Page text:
Joseph Mallord William Turner

The So-Called Temple of Vesta, Tivoli


In Tate Britain

Prints and Drawings Room

View by appointment
Joseph Mallord William Turner 1775–1851
Graphite on paper
Support: 253 × 200 mm
Accepted by the nation as part of the Turner Bequest 1856
Turner Bequest CLXXXIII 45

Catalogue entry

The so-called Temple of Vesta is an ancient circular edifice dating from the first century BC which stands on the brink of the gorge at the northern edge of Tivoli. During the eighteenth and nineteenth centuries it represented an important site for the study of classical architecture and was one of the most popular motifs for artists visiting Italy. This sketch depicts a view from just beneath the ruin looking south across its façade. Turner has partially indicated the fluted surface of the Corinthian columns, as well as the decoration of the ceiling and the sculptural frieze adorned with ox-heads and garlands. Further studies of the architectural elements can be seen on folio 45 verso (D15515). For a detailed description of the temple and other related studies see folio 44 verso (D15513).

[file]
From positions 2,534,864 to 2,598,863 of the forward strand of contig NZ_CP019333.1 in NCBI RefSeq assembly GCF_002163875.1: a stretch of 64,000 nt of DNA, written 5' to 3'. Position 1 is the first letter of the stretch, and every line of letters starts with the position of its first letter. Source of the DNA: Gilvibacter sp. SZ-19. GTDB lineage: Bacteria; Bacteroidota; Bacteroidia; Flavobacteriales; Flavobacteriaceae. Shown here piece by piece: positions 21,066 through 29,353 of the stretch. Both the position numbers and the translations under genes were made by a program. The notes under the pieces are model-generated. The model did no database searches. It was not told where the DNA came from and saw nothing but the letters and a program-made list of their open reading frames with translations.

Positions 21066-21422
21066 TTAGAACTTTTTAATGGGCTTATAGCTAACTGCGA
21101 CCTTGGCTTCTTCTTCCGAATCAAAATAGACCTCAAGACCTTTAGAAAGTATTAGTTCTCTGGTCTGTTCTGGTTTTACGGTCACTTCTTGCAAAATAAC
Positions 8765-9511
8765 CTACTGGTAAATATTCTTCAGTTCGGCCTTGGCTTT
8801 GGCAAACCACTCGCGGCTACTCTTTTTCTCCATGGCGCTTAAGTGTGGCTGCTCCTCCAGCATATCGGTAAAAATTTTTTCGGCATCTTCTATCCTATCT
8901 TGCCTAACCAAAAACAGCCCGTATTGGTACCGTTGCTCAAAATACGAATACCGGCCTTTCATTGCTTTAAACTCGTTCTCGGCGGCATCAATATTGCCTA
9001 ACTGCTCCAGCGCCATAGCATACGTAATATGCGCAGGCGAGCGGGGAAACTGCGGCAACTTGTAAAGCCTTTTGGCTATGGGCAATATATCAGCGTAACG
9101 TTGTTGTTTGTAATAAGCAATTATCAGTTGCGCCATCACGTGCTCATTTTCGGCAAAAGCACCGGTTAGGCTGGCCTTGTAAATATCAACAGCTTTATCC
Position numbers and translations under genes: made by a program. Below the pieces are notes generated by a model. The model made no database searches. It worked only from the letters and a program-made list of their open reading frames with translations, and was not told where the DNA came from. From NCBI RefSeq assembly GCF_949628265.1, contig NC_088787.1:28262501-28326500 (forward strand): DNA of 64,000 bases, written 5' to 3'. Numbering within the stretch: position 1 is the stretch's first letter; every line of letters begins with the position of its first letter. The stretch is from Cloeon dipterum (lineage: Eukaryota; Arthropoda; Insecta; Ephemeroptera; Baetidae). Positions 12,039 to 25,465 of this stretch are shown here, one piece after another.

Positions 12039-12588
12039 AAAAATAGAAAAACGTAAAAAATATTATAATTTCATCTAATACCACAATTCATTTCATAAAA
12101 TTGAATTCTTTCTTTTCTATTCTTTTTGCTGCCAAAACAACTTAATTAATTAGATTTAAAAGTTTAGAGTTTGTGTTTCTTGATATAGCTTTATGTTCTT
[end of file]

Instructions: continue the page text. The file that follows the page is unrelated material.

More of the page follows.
Visible in the background to the left of the Temple of Vesta is the Church of Santa Maria del Ponte which stood near the Ponte San Rocco, above the former falling point of the ‘Grand Cascade’ of the Aniene, compare folio 27 (D15494). The church was demolished during the works to divert the river away from the residential district after a devastating flood in 1826. Similar sketches can be seen on folios 46–46a (D15516–D15517). Like many drawings within this sketchbook, the composition has been executed over a washed grey background and Turner has created highlights by rubbing or lifting out the wash to reveal the white paper beneath.

Nicola Moorby
February 2010

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